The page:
Amazon EC2 Micro: Barely Faster Than A Nokia N900?
Written by Michael Larabel in Software on 3 January 2011. Page 4 of 4. 6 Comments

With the PostMark test, the t1.micro ended up beating out the Nokia N900 and Dell Mini 9, but the Fedora 14 guest continued to secure the lead.

The Fedora KVM guest was also faster at a simple task like measuring the time to unpack the Linux kernel source package.

In the final test, which was the SQLite database benchmark, the t1.micro instance secured its first major win. The reason for this lead though is largely because the Amazon Linux AMI operating system using EXT3 by default, which tends to do better than EXT4 with this particular disk test.

While Amazon allows free access to the Micro EC2 instance for one year's time to new customers, as you can see the performance is not great at all. In most of the tests carried out, an Intel Atom N270 32-bit netbook was much faster than this virtualized system in Amazon's Elastic Compute Cloud. In several tests, the t1.micro was closer performance-wise to a Nokia N900 smart-phone than it was an old Intel netbook. Besides the slow performance, its performance was also variably slow based upon available compute power in the cloud. The pricing on the EC2 On-Demand Micro Instance after the free period expires is two cents per hour for a Linux/Unix instance or $0.03 USD for a Microsoft Windows instance.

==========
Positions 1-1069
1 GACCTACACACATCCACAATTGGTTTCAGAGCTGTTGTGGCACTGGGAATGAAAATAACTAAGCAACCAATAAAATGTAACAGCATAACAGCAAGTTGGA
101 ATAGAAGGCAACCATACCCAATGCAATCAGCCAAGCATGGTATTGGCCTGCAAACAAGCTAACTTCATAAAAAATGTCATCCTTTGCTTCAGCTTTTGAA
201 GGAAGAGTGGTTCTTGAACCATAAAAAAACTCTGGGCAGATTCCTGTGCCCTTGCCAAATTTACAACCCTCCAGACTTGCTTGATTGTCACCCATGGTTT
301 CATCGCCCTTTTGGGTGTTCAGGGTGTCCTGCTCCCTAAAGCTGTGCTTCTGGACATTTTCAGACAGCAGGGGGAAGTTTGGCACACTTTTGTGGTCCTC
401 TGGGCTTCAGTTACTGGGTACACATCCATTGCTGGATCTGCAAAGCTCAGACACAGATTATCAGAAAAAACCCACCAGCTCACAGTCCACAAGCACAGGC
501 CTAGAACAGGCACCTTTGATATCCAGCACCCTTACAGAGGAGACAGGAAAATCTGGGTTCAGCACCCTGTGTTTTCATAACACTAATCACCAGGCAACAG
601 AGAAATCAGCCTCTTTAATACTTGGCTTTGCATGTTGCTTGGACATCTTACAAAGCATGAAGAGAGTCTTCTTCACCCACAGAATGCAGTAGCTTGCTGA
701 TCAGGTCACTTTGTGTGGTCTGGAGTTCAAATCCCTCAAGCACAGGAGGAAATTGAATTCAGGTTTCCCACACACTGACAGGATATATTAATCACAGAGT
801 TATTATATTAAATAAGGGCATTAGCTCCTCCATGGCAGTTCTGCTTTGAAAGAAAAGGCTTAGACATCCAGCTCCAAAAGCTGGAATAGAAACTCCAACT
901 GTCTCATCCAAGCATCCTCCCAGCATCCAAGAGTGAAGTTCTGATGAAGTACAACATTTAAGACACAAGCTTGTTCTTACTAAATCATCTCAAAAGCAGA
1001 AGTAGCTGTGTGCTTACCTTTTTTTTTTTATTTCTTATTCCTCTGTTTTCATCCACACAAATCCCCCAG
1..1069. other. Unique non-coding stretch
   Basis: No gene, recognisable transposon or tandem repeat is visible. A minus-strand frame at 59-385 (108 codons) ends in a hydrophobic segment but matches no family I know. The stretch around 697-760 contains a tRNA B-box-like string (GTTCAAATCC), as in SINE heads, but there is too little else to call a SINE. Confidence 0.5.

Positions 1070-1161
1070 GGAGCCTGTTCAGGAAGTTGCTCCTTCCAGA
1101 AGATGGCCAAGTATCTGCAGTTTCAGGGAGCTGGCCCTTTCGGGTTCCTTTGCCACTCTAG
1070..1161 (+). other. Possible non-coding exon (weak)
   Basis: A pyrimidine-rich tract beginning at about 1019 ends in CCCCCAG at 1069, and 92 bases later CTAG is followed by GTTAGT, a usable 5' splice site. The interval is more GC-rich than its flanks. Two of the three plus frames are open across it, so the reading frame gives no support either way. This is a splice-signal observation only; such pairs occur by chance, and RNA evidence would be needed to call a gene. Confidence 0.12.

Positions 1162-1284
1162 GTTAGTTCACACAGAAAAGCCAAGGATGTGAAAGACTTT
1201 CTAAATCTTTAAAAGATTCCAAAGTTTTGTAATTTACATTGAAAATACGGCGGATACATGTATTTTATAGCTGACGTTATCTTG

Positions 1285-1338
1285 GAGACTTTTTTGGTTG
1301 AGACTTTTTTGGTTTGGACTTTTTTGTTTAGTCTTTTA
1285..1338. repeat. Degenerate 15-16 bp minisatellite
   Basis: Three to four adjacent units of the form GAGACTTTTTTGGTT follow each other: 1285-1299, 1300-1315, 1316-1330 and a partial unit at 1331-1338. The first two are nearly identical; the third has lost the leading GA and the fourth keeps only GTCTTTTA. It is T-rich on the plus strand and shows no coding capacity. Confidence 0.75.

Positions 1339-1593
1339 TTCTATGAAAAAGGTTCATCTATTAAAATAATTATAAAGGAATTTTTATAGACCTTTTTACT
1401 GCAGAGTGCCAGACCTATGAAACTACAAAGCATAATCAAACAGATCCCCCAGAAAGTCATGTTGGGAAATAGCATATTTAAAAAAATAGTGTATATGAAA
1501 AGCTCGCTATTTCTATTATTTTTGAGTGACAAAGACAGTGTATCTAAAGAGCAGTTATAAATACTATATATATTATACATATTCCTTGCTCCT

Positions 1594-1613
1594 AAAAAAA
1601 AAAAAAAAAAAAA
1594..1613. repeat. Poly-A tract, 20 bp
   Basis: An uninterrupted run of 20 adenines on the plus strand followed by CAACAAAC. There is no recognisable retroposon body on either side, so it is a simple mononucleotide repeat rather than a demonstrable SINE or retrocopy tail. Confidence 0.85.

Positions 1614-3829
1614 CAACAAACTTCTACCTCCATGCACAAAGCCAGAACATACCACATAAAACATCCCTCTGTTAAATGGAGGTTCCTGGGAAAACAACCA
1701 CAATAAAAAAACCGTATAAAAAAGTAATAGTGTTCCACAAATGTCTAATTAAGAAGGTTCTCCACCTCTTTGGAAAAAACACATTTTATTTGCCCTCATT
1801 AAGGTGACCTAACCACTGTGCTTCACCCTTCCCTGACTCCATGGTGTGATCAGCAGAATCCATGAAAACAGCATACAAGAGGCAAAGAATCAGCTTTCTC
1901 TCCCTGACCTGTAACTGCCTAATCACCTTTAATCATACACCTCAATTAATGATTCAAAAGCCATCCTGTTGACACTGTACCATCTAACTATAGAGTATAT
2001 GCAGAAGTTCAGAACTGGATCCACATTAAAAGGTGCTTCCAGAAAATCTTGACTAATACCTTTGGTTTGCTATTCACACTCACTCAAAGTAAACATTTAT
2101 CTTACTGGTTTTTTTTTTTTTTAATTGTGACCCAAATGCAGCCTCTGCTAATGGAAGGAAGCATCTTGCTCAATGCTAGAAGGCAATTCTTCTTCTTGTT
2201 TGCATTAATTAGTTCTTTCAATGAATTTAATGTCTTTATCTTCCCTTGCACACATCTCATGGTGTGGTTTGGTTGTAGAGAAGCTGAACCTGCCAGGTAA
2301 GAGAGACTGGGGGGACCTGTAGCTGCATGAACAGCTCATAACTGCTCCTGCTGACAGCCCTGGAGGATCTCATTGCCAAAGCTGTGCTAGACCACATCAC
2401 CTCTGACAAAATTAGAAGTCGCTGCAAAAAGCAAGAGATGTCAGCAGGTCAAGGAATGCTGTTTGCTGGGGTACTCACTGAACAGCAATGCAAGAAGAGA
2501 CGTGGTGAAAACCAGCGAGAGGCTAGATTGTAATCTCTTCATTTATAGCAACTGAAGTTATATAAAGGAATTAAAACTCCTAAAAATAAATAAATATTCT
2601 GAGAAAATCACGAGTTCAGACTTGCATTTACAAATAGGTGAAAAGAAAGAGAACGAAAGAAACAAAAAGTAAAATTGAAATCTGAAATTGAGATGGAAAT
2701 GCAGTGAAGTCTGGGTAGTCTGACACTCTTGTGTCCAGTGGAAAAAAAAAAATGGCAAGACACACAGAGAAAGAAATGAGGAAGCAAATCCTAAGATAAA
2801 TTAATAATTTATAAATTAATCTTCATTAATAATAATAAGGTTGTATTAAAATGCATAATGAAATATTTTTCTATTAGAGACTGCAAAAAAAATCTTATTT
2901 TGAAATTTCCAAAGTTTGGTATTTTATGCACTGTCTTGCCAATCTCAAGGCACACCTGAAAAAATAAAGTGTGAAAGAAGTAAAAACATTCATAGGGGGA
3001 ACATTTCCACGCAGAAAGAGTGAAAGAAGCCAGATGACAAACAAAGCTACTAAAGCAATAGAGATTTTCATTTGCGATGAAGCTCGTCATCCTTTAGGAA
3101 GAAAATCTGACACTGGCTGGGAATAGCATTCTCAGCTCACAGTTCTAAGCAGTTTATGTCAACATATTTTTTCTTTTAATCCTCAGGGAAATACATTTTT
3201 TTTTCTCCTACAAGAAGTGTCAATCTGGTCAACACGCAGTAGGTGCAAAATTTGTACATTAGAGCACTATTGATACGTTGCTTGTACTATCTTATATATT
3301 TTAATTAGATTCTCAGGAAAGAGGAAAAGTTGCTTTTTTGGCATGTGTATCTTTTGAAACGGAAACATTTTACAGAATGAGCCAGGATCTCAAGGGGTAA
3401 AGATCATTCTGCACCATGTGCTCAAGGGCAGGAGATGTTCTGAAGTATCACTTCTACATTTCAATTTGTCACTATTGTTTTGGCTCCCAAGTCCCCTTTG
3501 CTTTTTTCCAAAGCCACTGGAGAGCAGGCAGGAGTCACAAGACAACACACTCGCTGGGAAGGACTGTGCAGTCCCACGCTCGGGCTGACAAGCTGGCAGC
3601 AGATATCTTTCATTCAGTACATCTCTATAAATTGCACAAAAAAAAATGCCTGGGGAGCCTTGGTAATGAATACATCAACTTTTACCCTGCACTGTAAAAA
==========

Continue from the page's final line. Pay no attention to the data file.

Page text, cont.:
For anything but the simplest tasks, the t1.micro instance is almost too much. Fortunately, though Amazon's other available on-demand instances in their cloud-computing infrastructure are much better. Stay tuned for our greater Amazon EC2 tests of the m1.small, m1.large, m1.xlarge, m2.xlarge, m2.2xlarge, m2.4xlarge, c1.medium, and c1.xlarge instance types in the coming days, which is far more interesting and are much more powerful than an ARM-based smart-phone or an Atom netbook. You can also look at our initial Amazon EC2 benchmarks from December for Ubuntu EC2 on the large and extra large cloud instances rather than Amazon Linux AMI.

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Michael Larabel is the principal author of and founded the site in 2004 with a focus on enriching the Linux hardware experience. Michael has written more than 20,000 articles covering the state of Linux hardware support, Linux performance, graphics drivers, and other topics. Michael is also the lead developer of the Phoronix Test Suite, Phoromatic, and automated benchmarking software. He can be followed via Twitter or contacted via

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